Draft Management Plan Fails to Take Aim at Queensland Croc Problem

9 May 2024

Hinchinbrook MP and KAP Deputy Leader Nick Dametto and Kennedy MP Bob Katter at TYTO Wetlands.

The Queensland Government have released a revised draft crocodile management plan that seeks to make changes to existing crocodile management zones and also rezone specific areas including the TYTO Wetlands at Ingham.

Hinchinbrook MP and Katter’s Australian Party (KAP) Deputy Leader Nick Dametto said that he was pleased the Minister and the department had taken community feedback seriously and acknowledged the need to rezone the TYTO Wetlands after a spate of concerning sightings of large crocodiles in the popular tourist parkland.

“I must thank the Minister for her time and consideration of this important issue as well as to all the departmental staff involved in the review and the drafting of the revised plan,” Mr Dametto said.

“On behalf of Hinchinbrook Shire Council and Ingham residents I can say that we are very grateful that TYTO is now being considered as a ‘targeted crocodile removal zone’ meaning that all large crocodiles, and any crocodile displaying dangerous behaviour will be targeted for removal.

“TYTO Wetlands is promoted as a tourism attraction for bird watchers and nature enthusiasts, and it was previously the location for the district’s weekly parkrun.

“Although this is great news for the Ingham township, there are still many areas in the Hinchinbrook electorate and throughout North Queensland that require rezoning. For example, locals have noticed an increase in crocodile sightings at Rollingstone, Forrest Beach and many other swimming areas.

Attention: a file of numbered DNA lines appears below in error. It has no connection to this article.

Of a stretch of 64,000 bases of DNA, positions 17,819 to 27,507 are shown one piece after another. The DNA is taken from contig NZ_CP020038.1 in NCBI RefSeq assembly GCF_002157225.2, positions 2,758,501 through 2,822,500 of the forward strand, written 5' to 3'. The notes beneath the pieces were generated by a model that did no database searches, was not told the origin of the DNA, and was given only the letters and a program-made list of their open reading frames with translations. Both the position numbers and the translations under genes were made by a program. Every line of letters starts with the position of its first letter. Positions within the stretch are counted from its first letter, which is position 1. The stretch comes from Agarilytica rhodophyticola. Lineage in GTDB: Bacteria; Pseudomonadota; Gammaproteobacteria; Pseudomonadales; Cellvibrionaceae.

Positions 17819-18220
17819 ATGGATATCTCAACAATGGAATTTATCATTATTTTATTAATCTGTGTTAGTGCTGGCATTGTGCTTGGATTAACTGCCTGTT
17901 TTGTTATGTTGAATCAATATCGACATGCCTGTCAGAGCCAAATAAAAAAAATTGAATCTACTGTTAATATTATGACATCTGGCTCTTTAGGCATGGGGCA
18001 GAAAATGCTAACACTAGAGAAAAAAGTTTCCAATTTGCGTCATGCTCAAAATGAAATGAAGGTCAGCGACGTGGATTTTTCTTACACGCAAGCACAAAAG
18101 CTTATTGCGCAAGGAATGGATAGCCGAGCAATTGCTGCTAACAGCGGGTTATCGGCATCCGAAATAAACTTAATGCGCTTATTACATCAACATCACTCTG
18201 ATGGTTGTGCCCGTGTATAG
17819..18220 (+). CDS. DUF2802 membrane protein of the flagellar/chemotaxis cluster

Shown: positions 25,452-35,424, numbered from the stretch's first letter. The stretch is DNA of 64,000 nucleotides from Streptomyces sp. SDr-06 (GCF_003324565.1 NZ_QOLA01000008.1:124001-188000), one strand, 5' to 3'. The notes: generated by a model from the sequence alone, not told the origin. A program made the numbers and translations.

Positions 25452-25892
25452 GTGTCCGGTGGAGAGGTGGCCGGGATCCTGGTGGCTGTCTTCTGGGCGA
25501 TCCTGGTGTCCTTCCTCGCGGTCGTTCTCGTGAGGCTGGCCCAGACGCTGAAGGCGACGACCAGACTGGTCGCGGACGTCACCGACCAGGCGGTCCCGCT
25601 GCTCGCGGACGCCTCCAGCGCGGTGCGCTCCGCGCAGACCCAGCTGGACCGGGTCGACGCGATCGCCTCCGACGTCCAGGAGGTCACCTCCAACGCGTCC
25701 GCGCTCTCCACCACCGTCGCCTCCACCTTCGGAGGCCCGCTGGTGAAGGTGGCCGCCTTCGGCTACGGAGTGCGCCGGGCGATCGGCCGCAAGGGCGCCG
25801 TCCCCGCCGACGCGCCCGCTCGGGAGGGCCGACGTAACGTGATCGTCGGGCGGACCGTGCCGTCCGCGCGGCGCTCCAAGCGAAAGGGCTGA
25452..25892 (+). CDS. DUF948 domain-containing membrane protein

“The draft plan could benefit from some proactive measures and strategies such as those recently implemented in the Northern Territory (NT). There they will cull up to 1200 hatchling, juvenile or adult crocodiles per year and harvest 90,000 eggs.

“Are we going to wait until the severity of Queensland’s croc problem mirrors that of the NT before we implement more stringent measures. It makes no sense to wait until it’s a bigger problem before reacting.

“Queenslanders’ lives must take precedence over crocodiles, and in my opinion until crocodiles are removed from all populated areas that are used for recreational and leisure activities, we will be no closer to restoring balance in our waterways.

“As public consultation on the new plan commences today, I urge all stakeholders to voice their concerns and recommendations.”

Public consultation on the new plan opens today (9 May) and closes on 5 June. Feedback received will be analysed by the Department of Environment, Science and Innovation before the plan is finalised and implemented later this year.


Nick Dametto MP